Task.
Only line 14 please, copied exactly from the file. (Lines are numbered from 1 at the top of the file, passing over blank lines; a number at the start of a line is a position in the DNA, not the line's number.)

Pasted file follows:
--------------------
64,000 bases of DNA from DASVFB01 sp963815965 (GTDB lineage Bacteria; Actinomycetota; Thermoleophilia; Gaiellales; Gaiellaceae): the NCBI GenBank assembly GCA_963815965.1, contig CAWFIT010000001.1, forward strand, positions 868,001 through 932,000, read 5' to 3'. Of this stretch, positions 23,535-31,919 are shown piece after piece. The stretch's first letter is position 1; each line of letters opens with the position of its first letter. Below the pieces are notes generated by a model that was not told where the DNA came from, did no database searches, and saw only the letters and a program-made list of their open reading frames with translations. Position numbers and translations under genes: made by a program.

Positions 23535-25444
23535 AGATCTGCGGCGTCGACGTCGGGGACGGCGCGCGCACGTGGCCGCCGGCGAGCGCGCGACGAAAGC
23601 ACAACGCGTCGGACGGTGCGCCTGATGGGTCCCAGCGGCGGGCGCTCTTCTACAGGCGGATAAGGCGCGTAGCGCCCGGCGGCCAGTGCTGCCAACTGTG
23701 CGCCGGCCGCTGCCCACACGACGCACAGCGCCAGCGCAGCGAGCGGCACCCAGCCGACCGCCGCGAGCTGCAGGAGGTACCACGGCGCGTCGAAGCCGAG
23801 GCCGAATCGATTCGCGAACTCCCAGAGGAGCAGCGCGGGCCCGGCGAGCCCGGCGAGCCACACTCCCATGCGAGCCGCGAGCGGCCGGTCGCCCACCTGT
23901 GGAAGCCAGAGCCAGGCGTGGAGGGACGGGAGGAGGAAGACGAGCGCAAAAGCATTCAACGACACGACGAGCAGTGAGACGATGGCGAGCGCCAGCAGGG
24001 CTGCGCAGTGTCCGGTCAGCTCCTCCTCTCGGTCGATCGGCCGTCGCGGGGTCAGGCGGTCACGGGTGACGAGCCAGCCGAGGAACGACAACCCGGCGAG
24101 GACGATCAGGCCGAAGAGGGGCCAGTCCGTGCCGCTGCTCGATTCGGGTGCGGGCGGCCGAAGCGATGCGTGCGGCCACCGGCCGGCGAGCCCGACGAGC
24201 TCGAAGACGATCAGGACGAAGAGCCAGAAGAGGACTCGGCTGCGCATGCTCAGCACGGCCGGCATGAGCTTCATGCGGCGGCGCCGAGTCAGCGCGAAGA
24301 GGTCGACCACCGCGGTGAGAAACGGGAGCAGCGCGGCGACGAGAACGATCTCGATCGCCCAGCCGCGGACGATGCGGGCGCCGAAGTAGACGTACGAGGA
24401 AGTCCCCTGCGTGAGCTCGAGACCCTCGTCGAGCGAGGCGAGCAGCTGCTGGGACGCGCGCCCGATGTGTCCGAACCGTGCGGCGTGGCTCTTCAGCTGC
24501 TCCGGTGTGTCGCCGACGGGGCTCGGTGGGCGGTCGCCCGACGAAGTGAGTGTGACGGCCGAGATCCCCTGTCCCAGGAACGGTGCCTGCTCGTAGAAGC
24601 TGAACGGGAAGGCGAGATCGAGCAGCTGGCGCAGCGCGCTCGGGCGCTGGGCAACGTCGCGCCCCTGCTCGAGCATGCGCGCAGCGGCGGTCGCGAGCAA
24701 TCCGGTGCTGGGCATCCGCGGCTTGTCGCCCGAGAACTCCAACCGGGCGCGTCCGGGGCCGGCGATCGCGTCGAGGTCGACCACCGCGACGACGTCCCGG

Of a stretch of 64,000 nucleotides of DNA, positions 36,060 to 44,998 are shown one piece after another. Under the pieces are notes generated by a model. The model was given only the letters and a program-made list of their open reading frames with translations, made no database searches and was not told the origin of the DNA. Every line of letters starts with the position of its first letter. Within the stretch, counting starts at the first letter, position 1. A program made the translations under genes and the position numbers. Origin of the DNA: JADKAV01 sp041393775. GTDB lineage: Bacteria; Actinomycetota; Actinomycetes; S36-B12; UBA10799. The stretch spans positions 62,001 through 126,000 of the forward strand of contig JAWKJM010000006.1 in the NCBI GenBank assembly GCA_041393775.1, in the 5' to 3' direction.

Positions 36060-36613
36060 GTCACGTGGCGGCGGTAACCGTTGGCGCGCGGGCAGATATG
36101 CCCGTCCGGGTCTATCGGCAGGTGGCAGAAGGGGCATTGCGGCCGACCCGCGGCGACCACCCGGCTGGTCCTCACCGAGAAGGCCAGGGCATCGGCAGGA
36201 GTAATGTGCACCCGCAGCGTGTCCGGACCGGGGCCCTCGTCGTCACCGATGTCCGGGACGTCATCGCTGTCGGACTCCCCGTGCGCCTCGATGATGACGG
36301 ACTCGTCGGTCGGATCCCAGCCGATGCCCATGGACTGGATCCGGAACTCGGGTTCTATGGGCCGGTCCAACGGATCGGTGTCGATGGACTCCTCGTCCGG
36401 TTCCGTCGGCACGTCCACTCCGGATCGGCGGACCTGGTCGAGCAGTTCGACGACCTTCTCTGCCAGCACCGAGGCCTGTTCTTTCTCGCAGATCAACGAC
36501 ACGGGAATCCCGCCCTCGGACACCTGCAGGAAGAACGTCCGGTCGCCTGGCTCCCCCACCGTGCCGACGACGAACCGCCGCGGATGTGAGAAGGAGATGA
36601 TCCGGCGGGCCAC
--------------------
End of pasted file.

24601 TGAACGGGAAGGCGAGATCGAGCAGCTGGCGCAGCGCGCTCGGGCGCTGGGCAACGTCGCGCCCCTGCTCGAGCATGCGCGCAGCGGCGGTCGCGAGCAA